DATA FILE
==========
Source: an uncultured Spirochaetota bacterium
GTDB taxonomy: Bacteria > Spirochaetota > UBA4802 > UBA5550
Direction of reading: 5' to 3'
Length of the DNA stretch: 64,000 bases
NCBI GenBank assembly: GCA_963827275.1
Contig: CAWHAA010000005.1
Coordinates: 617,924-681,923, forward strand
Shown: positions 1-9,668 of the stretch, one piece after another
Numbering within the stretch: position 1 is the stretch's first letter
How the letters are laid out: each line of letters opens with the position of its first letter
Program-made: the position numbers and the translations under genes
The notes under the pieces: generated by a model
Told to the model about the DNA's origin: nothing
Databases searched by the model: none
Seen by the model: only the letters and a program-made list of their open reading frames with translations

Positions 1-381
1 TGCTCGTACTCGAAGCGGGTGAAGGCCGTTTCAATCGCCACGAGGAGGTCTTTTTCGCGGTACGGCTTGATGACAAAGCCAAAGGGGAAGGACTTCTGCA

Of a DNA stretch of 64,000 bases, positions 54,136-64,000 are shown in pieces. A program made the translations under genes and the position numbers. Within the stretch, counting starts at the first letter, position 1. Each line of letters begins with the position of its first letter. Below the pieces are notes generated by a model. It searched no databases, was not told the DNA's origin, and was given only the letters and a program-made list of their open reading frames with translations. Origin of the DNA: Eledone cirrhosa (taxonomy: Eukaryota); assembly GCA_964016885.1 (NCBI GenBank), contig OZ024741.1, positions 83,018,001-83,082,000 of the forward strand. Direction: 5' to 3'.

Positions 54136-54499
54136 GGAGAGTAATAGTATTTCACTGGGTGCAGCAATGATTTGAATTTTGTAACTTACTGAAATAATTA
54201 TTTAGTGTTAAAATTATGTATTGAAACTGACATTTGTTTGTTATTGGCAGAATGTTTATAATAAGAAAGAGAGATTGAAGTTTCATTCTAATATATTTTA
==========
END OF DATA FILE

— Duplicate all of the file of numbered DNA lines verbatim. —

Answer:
Source: an uncultured Spirochaetota bacterium
GTDB taxonomy: Bacteria > Spirochaetota > UBA4802 > UBA5550
Direction of reading: 5' to 3'
Length of the DNA stretch: 64,000 bases
NCBI GenBank assembly: GCA_963827275.1
Contig: CAWHAA010000005.1
Coordinates: 617,924-681,923, forward strand
Shown: positions 1-9,668 of the stretch, one piece after another
Numbering within the stretch: position 1 is the stretch's first letter
How the letters are laid out: each line of letters opens with the position of its first letter
Program-made: the position numbers and the translations under genes
The notes under the pieces: generated by a model
Told to the model about the DNA's origin: nothing
Databases searched by the model: none
Seen by the model: only the letters and a program-made list of their open reading frames with translations

Positions 1-381
1 TGCTCGTACTCGAAGCGGGTGAAGGCCGTTTCAATCGCCACGAGGAGGTCTTTTTCGCGGTACGGCTTGATGACAAAGCCAAAGGGGAAGGACTTCTGCA

Of a DNA stretch of 64,000 bases, positions 54,136-64,000 are shown in pieces. A program made the translations under genes and the position numbers. Within the stretch, counting starts at the first letter, position 1. Each line of letters begins with the position of its first letter. Below the pieces are notes generated by a model. It searched no databases, was not told the DNA's origin, and was given only the letters and a program-made list of their open reading frames with translations. Origin of the DNA: Eledone cirrhosa (taxonomy: Eukaryota); assembly GCA_964016885.1 (NCBI GenBank), contig OZ024741.1, positions 83,018,001-83,082,000 of the forward strand. Direction: 5' to 3'.

Positions 54136-54499
54136 GGAGAGTAATAGTATTTCACTGGGTGCAGCAATGATTTGAATTTTGTAACTTACTGAAATAATTA
54201 TTTAGTGTTAAAATTATGTATTGAAACTGACATTTGTTTGTTATTGGCAGAATGTTTATAATAAGAAAGAGAGATTGAAGTTTCATTCTAATATATTTTA